With the Academy Awards quickly approaching, we're going through each of the major categories and pretending we're Academy voters. Forget who will win, we have a decision to make.
The Nominees: Jennifer Lawrence for Silver Linings Playbook, Jessica Chastain for Zero Dark Thirty, Emmanuelle Riva for Amour, Naomi Watts for The Impossible, Quvenzhané Wallis for Beasts of the Southern Wild
The conventional wisdom right now is that this is a two-person race. There's crowd favorite Jennifer Lawrence, a bright and funny box office star, and Jessica Chastain, the serious Juilliard grad perhaps destined be our next great serious actress. Lawrence and Chastain contrast interestingly, and if I were really out to make my ballot count, I might be tempted to throw my two cents in about how the story should play out. On the pro-Chastain side, I've very much liked her in roles past. She worked beautifully in Terrence Malick's Tree of Life, somehow projecting both familiar motherly warmth and a graceful otherworldliness through only a few bits of dialogue. She was a captivating in-over-her-head spy in The Debt, and brought a sweet spark to the sad comedy of her role in The Help. I'm definitely curious to see where Chastain's career goes, and an Oscar might make the narrative that much more interesting. So it'd be tempting to vote for her. But she was also oddly miscast in Zero Dark Thirty, perhaps too watery and delicate and stage-y for all that low-to-the-ground grit and realism.
Jennifer Lawrence, on the other hand, was fully at home in David O. Russell's rambling residential Philly, keying in nicely to the movie's rhythms and serving as a formidable sparring partner for Bradley Cooper's brash screamer. It's a very good performance, but is it really Oscar worthy? You may have your doubts about what the Oscars actually signify, but remember, I'm in the Academy, I'm very serious about this stuff. And I just don't know if Lawrence has to do quite enough heavy lifting in the film — comedic, dramatic, whatever — to justify a win. Silver Linings is ultimately a slight, kinda schmaltzy movie. Let's wait and give this 22-year-old the trophy for something a bit more substantial down the road. Between the two Js, I'd go with Lawrence, but neither really strike a chord. So let's see who else is on this list.
Ah yes, little Quvenzhané. Truly the main force of nature in a movie all about forces of nature. She had that great untrained kid actor quality of seeming to wholly believe the world she'd been plopped into; nothing about this very irregular (in a good way) movie seemed out of the ordinary to her. In that way she was Hushpuppy. There was no discernible line between where movie kid ended and real kid began. That's impressive for a child of six — hell that's impressive for anyone, probably — but I'm not sure it was really acting in the strictest sense of the word. It might sound cruel to punish someone for naturalism, but if she wasn't really aware of the acting, if it was more loose kid instinct and play than it was craft and intent, it seems like it doesn't quite merit the award. Maybe that's harsh. But that's the way I see it, and I'm the voter here.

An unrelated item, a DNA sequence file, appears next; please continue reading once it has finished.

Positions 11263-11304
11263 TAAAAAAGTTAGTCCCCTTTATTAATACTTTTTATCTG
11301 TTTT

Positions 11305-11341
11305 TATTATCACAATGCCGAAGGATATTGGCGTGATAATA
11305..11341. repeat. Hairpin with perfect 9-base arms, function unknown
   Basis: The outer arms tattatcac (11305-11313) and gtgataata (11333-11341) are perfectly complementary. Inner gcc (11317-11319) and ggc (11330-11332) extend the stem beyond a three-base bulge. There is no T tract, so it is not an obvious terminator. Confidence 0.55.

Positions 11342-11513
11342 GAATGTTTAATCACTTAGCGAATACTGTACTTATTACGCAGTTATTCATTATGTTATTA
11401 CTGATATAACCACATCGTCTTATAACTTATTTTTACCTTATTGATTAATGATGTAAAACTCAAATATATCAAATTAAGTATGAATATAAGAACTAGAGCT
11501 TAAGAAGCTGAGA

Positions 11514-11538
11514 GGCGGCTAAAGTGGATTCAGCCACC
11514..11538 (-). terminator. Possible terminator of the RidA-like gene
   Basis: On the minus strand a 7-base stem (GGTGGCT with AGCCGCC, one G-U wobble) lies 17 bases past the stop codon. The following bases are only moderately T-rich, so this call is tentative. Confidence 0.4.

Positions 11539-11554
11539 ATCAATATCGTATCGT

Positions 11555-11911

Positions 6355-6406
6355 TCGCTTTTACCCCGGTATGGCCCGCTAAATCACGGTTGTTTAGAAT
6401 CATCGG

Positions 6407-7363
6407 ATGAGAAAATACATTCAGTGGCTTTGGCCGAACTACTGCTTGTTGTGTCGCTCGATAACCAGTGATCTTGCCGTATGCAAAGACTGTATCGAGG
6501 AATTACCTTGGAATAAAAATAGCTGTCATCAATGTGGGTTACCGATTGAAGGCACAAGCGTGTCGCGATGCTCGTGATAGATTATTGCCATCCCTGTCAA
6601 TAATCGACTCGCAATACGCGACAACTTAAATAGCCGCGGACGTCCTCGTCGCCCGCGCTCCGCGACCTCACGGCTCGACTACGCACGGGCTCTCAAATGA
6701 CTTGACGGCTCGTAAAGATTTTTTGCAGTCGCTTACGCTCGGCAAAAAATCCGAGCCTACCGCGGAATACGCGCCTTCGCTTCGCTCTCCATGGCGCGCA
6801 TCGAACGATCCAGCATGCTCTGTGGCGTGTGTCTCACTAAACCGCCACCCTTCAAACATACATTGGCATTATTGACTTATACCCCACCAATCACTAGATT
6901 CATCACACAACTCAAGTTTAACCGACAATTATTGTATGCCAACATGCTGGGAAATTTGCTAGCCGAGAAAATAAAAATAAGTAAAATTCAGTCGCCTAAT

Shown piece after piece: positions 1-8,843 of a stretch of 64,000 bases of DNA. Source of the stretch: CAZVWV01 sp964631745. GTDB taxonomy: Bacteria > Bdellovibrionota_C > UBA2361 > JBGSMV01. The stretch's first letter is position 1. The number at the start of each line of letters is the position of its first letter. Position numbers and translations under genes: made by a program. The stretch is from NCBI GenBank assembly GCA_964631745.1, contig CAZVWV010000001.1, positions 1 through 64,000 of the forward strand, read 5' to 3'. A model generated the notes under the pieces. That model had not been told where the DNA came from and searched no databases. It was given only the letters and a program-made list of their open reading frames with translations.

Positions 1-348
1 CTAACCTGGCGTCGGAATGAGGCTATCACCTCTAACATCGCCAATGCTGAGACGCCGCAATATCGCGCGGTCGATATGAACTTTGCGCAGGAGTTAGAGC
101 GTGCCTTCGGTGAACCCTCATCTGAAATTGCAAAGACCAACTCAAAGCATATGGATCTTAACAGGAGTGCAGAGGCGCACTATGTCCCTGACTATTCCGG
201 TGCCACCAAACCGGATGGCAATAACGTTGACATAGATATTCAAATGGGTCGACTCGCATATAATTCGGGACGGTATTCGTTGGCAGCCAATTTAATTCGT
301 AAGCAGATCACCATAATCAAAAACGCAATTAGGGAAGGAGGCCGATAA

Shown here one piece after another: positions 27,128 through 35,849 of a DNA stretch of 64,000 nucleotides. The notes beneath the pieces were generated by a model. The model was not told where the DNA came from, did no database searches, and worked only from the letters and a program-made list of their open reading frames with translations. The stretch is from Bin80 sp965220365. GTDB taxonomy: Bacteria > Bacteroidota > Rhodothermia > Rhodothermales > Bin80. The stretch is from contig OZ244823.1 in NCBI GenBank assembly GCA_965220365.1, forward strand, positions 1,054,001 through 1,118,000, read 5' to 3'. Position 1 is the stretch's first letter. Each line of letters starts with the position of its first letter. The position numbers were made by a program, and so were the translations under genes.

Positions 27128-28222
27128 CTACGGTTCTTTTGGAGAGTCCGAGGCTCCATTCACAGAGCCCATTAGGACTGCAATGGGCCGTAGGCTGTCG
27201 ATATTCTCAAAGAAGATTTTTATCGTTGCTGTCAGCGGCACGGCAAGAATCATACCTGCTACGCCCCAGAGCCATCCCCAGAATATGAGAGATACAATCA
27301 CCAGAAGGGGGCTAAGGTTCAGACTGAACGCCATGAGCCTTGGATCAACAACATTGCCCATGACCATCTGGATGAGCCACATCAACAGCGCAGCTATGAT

Naomi Watts was very good in The Impossible, suffering terribly but nobly, even while clinging to life in a hospital bed. And Naomi Watts is a terrific actress in general, her friendly, perky bunny rabbit features and soft, tinkling voice belying an incredible reserve of steel and nerve. It's no wonder we like to see Naomi Watts scream and survive; she doesn't immediately seem up to the task, so when she does it's thrilling. Watts's scenes with the youngster Tom Holland, playing one of her sons, were far and away the film's strongest; the pair created an entirely believable familial bond with easy naturalism. The remarkable Holland deserves praise here too of course, but Watts is the true power here. Still... The Impossible as a whole wasn't a very good movie, perhaps even a borderline offensive one, so I think I'd have trouble casting my vote here. Watts absolutely deserves the award someday (and arguably deserved it in the past), but it shouldn't be for this otherwise forgettable film. Sorry, Naomi. Maybe for Princess Di? That could be the ticket.
Which leaves us with Emmanuelle Riva, the 85-year-old stunner who suffered and died so gracefully and devastatingly in Amour. I like the story of Riva's elusive acting career — a beguiling breakout over fifty years ago in Hiroshima, Mon Amour, now back with a career redefining performance. It would be a thrill to see her win, and perhaps her recent BAFTA win means she has a chance. Were I to cast my ballot today, I would go for Riva. Amour was a deeply affecting film about an incredibly difficult topic, done without an announce of false sentiment or pandering. Riva played each note of her character's decline with perfect precision and humanity, in moments big and scary, and others heartbreakingly small and subtle. Give her the award for doing all that so well. The fact that she's in her 80s and has been at this business for six decades is just extra incentive. Here's hoping she reigns victorious on the 24th. Though, it's a long shot.
Previously: Deciding the Supporting Actors categories.
This article is from the archive of our partner The Wire.
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